RE: Another tragic case of not reading the manual

Subject: RE: Another tragic case of not reading the manual
From: "Rick Bishop" <BishopR -at- jcdc -dot- jobcorps -dot- org>
To: <techwr-l -at- lists -dot- raycomm -dot- com>
Date: Thu, 14 Aug 2003 17:24:06 -0500

Dan: I can assure you that entering into hazardous environments in an industrial setting is not at all unusual. I personally have entered into a wood dryer superheater chamber at 185 degrees F many times to replace worn fan motor drive belts. It would take three trips inside, holding your breath each time. One to cut the old belt off and drag it out, one to get the new 10 ft. belt in place around both pulleys, and finally to check the alignment to reduce wear. If it was out of alignment, that might mean several more tirps with wrenches and pry bars. Only if it was severe, would it be scheduled for repair on the next shutdown. I did not consider this to be unduly dangerous at the time and it was standard practice at the facility. In retrospect, I could have easily fallen and been unconcious, gotten hung up in the machinery, or any number of possiblities. But someone always waited just outside with a stop watch and instructions to attempt retrieval if over 60 seconds passed.
If fault is found here, a civil jury would find that the company is liable by not having someone on hand (foreman) that knew the machines inside and out, and how to react to an emergency situation. Their failure to 'know' about the access hatch makes them liable and 'at-fault.'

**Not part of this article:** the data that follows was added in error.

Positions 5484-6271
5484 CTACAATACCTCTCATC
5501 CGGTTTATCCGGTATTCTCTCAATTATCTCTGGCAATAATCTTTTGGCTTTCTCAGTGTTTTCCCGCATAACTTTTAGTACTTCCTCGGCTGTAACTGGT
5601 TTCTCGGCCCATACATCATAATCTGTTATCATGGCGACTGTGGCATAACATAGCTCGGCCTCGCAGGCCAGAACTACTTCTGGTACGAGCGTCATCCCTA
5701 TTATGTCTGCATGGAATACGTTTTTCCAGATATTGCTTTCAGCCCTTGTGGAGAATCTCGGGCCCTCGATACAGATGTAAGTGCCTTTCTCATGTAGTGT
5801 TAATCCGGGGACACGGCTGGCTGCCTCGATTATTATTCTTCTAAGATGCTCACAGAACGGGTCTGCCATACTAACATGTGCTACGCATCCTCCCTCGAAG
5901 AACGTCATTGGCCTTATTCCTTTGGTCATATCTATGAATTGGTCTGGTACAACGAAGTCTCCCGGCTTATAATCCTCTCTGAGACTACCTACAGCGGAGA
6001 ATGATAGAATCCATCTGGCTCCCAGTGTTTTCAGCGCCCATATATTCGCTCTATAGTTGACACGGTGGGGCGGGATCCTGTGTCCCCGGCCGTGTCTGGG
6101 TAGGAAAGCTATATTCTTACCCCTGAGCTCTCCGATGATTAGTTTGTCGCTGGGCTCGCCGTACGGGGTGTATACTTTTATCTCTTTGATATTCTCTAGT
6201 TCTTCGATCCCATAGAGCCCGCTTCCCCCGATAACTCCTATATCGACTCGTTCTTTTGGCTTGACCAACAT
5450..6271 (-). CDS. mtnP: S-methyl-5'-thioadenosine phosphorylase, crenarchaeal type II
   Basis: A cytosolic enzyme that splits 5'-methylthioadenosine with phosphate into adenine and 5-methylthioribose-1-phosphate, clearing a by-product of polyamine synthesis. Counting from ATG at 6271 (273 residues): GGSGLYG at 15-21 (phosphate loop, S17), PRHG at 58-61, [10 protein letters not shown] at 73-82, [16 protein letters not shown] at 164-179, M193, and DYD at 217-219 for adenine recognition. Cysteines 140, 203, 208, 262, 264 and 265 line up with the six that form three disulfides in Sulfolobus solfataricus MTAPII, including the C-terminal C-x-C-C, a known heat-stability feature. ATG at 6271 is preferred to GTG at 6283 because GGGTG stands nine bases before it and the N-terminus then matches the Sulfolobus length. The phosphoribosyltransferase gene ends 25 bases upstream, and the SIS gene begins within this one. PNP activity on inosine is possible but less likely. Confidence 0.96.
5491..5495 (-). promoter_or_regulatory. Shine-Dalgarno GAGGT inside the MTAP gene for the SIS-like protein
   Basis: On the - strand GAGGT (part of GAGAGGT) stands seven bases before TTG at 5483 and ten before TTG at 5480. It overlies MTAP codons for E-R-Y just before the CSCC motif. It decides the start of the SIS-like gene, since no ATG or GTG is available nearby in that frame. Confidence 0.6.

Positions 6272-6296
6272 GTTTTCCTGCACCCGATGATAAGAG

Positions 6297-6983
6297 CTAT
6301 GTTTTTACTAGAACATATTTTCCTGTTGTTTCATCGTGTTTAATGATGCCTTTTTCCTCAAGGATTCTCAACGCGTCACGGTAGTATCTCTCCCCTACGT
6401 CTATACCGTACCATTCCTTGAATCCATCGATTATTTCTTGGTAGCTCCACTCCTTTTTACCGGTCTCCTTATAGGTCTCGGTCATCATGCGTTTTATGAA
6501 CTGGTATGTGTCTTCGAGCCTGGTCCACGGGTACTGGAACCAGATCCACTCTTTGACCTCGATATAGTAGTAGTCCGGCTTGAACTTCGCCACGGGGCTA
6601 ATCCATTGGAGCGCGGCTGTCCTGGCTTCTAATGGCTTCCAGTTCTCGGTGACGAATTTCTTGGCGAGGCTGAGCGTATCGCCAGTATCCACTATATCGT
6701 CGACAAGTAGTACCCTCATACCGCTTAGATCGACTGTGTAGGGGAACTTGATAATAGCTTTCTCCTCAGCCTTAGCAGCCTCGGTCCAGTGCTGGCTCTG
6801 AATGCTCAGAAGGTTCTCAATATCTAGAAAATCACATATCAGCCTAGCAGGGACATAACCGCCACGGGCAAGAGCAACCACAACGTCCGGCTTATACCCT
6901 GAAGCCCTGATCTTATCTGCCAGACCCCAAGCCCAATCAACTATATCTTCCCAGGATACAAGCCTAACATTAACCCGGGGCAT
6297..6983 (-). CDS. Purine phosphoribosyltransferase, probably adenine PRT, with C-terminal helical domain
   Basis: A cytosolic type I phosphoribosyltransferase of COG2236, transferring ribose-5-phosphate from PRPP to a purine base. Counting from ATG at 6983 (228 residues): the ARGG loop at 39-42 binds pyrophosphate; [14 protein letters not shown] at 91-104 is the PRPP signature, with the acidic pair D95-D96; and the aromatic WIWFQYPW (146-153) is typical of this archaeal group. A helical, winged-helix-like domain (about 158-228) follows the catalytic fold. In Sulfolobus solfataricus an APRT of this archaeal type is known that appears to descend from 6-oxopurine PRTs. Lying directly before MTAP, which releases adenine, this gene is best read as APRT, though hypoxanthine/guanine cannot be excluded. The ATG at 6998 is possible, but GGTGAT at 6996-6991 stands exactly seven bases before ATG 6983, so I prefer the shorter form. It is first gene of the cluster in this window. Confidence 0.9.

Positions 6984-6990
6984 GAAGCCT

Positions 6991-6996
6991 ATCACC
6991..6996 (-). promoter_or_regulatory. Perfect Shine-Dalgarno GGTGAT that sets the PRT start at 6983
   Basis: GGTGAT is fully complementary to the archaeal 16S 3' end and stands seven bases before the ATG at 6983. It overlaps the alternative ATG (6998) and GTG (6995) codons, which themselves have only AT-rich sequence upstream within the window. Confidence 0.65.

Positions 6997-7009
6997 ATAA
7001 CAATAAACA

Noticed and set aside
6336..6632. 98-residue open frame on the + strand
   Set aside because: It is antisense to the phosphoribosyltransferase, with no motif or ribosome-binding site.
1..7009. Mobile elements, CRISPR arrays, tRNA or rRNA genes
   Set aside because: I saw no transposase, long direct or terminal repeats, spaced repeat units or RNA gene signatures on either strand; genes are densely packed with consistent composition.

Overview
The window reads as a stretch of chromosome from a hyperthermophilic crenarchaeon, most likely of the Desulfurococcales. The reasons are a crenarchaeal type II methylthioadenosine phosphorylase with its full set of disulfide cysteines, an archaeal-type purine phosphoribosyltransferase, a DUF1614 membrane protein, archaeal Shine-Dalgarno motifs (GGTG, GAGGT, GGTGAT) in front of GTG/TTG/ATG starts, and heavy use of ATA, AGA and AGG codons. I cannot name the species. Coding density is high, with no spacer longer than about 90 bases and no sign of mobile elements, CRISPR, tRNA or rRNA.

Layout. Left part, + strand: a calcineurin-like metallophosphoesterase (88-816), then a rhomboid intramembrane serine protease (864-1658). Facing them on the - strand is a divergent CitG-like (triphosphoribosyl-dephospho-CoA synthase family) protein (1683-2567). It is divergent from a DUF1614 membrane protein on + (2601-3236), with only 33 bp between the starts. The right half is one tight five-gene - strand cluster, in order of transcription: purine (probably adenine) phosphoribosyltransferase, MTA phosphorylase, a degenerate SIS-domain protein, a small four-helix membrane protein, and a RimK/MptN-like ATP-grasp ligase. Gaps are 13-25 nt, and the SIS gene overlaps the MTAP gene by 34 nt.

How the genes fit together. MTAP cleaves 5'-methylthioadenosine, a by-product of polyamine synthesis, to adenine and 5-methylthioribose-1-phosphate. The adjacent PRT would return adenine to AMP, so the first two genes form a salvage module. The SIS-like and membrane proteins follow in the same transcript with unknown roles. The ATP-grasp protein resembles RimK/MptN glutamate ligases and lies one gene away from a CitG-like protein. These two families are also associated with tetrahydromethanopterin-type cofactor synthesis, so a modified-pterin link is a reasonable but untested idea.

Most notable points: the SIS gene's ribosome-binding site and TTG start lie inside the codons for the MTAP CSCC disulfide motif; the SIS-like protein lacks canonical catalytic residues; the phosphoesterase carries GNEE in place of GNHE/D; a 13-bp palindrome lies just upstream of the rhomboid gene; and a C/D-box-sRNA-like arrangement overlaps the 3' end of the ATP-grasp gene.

Remember that the 'user' was in the machine to effect a repair (removing stuck sheets). This probably happened every day and was dealt with on a regular basis in just this way. The 'user' this time unfortunately got hung up in the equipment.

>>> <Daniel_Hall -at- trendmicro -dot- com> 08/14/03 12:33PM >>>

Chuck argues that we're blaming the user here, and that its =
inappropriate to do so. Not sure I completely agree...

Certainly the manual isn't to blame, and the machine's design might be =
partly at fault.=20

But in this case, the user _is_ to blame. You have to wonder what could =
be done to save someone willing to climb deep into a machine where the =
temperature was 167F minutes before. It's pretty much impossible to =
engineer all the danger out of any complex piece of machinery, since =
it's impossible to underestimate the intelligence of your dumbest user. =
Actually, for the stupid, even a screwdriver is dangerous.

This is Darwin Award material.


Previous by Author: How to keep relative path in a hyperlink in a DOC
Next by Author: Re: Salary Negotiation Advice
Previous by Thread: Re: Another tragic case of not reading the manual
Next by Thread: Re: Another tragic case of not reading the manual

What this post helpful? Share it with friends and colleagues:

Sponsored Ads